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Mid-Summer League Update
Summer League is underway! Thoughts on the top draft picks and returners in this year's field.
When I was invited to join the No Ceilings collective back in March, I was thrilled to hop on board. However, in the coming days, I would learn something that made my heart sink. Many of my fellow colleagues would be going to NBA Summer League, and I would be missing out. Not because they didn’t extend the invite— they did! But foolishly, not realizing that this type of getaway would be on the table down the road, I’d booked a separate vacation elsewhere just two weeks before. There was no way I could swing two major trips in such a short timespan. So sadly, while the rest of the crew is having the time of their lives in Las Vegas, I’ve been relegated to catching up on as many games as possible after my daughter goes to bed. While my setup may not be as exciting, I’m still having a blast watching these games. The rookie crop has shown a great deal of promise, and several returners look ready to make a mark as rotation players this coming season. Folks, it’s time for your mid-Summer League Update!
The Top Picks
Paolo Banchero earned the “you’ve done a good job, so we’re letting you go home early” treatment. In his two games, the number one overall pick posted an efficient 20 PPG on 13.5 FGA/game with shooting splits of 40.7/50/80. While his percentage on two-pointers is indicative of his penchant for settling for tough dribbles off the jumper too often, Banchero also looked like a man possessed attacking the basket, and he averaged 10 free throw attempts per contest. In college, too often would Banchero waste a mismatch opportunity by chucking long twos instead of bullying a smaller defender. Though it was only a two-game sample size, Banchero did a tremendous job of feasting on these chances and getting to the rim. Defenders have no choice but to come help in these situations, and Banchero’s six assists per game demonstrate his ability to sling the ball to the open man when he forces rotations. While his 5.5 turnovers per contest aren’t ideal, it’s Summer League, and if there’s ever a time to be overambitious and push his limits as a playmaker, it’s now. He didn’t take many threes, but the ones he took looked silky, and I wouldn’t anticipate a massive drop in percentage as he adjusts to the longer distance of the NBA line. The questions surrounding his defense likely won’t be answered until we see him against better competition in bigger games. I didn’t see anything that changed my perception about his spotty rim protection, but I will give him credit for his awareness off the ball and his lateral movement. Banchero looked slimmer in a good way, and he didn’t find himself getting roasted when he switched down onto guards. Magic fans have plenty to feel good about with Banchero. While I’m disappointed that we won’t get to see more of him, I understand their decision.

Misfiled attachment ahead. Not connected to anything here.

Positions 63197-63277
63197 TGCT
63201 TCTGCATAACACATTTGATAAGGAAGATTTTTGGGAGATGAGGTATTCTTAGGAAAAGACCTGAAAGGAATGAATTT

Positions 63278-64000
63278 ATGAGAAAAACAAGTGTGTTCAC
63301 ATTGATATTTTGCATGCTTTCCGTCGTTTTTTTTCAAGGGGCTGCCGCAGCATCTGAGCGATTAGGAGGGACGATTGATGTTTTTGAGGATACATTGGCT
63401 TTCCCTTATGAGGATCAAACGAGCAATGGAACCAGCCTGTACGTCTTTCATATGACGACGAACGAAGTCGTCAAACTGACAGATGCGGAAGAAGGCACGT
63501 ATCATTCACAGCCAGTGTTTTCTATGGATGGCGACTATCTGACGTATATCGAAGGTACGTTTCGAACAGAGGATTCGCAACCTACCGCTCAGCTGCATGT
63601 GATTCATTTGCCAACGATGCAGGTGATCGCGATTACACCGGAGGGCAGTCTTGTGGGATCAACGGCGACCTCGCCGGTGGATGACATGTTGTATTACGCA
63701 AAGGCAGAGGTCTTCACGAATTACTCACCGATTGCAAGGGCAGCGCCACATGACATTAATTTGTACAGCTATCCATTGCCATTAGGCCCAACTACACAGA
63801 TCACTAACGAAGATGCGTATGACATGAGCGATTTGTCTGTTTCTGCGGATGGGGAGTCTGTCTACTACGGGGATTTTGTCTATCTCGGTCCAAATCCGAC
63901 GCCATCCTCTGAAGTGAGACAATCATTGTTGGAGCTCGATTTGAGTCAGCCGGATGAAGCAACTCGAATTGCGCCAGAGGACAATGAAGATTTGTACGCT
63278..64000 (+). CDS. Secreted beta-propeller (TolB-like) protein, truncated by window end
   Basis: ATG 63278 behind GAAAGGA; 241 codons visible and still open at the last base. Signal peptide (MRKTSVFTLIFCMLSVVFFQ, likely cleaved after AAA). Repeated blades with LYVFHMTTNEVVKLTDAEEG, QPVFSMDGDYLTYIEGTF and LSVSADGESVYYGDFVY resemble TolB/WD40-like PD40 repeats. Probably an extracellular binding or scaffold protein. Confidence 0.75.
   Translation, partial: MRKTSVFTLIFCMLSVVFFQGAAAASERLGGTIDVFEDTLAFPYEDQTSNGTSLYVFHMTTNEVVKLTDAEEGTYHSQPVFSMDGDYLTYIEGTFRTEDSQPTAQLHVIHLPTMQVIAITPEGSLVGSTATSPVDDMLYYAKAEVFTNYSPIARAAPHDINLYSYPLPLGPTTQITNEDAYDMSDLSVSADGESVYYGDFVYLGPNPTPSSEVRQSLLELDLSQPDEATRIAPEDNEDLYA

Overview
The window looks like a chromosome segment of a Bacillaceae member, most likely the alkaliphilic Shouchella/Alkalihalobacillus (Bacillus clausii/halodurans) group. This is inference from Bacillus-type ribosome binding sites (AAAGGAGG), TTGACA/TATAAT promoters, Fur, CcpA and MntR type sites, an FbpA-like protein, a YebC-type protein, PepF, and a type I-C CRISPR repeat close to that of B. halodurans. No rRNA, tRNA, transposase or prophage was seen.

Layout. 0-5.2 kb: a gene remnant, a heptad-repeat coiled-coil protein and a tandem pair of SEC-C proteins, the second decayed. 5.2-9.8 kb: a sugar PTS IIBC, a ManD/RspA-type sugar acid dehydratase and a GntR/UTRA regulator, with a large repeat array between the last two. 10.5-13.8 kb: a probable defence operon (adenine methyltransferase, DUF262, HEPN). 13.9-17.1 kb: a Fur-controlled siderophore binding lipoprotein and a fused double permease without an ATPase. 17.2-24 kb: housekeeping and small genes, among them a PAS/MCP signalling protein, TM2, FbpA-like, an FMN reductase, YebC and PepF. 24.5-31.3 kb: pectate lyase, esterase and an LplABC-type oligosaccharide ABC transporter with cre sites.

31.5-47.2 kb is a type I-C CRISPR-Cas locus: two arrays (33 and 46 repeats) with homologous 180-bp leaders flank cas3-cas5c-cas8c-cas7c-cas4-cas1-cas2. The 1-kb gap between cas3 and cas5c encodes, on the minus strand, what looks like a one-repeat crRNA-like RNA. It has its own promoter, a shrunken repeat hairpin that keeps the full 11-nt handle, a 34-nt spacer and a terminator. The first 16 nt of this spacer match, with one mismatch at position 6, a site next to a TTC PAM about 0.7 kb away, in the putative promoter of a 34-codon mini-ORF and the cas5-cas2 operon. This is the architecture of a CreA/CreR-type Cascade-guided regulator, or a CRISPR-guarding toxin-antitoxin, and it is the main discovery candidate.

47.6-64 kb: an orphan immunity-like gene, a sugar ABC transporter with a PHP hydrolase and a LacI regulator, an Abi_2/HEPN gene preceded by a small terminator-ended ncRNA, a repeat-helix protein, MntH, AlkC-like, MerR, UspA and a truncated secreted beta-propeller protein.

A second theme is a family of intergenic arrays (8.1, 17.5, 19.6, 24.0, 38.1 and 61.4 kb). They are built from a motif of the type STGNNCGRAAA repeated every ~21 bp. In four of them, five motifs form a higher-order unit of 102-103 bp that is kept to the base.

That Chet Holmgren fellow sure can play basketball! It’s been a “he is who we thought he was” series of games from Holmgren so far. Players who drive to the basket and think they can lob a shot over him are rejected in hilarious fashion. His recognition as a rim protector is every bit as good as advertised. For how much noise was made about how thin he is, it’s rarely been a factor. In a match-up against the Jazz, Holmgren found himself banging bodies with Kofi Cockburn, one of the largest and most imposing big men in college hoops last season. Holmgren didn’t allow any easy buckets, and Cockburn finished the night 2-for-5 from the field. Few NBA bigs can match Cockburn for size and strength, so that should be an encouraging sign for any doubters. Holmgren’s lateral mobility already seems more fluid than it did at Gonzaga, and he’s shown flashes of self-creation that he didn’t get to dip into much there either. So far, he’s been the three-point shooting, rim-protecting big man who can pass and do a little off the dribble that we all hoped he would be.
Jabari Smith was having the roughest go of it among the top three picks before a rock-solid outing against the San Antonio Spurs. Through his first two games, the warts his critics had noted were on display. His handle can get too wide, his first step isn’t great, and he doesn’t have the offensive footwork to create separation, instead needing to shoot over opponents who are smothering him. His outside shot wasn’t falling at first, and the ball was coming out flatter than it did at Auburn. Right now, he doesn’t have a way to create positive offensive value if the shot isn’t falling. Teams know they can’t leave him open, but he’s basically just a spacer if he can’t cook in the mid-range. The last negative I want to touch on is his lack of strength. So much of the “he needs to get bigger!” or “he’ll get bullied” energy was directed toward Chet Holmgren, and I feel more of it should have gone to Jabari Smith. In fact, it was Chet Holmgren who backed down Jabari Smith with ease to get a better look closer to the basket when they were matched up against each other, not the other way around. As someone who is into weight lifting and strength training, I can verify that it isn’t going to happen overnight. But for Jabari Smith to get himself better looks and create advantages more effectively, it is critical that he becomes more powerful. If he can get looks closer to the block than the elbow, he’ll not only be closer to the hoop, but it will compensate for his shaky handle by giving him more space from help defenders. In turn, that will also give him easier passing reads.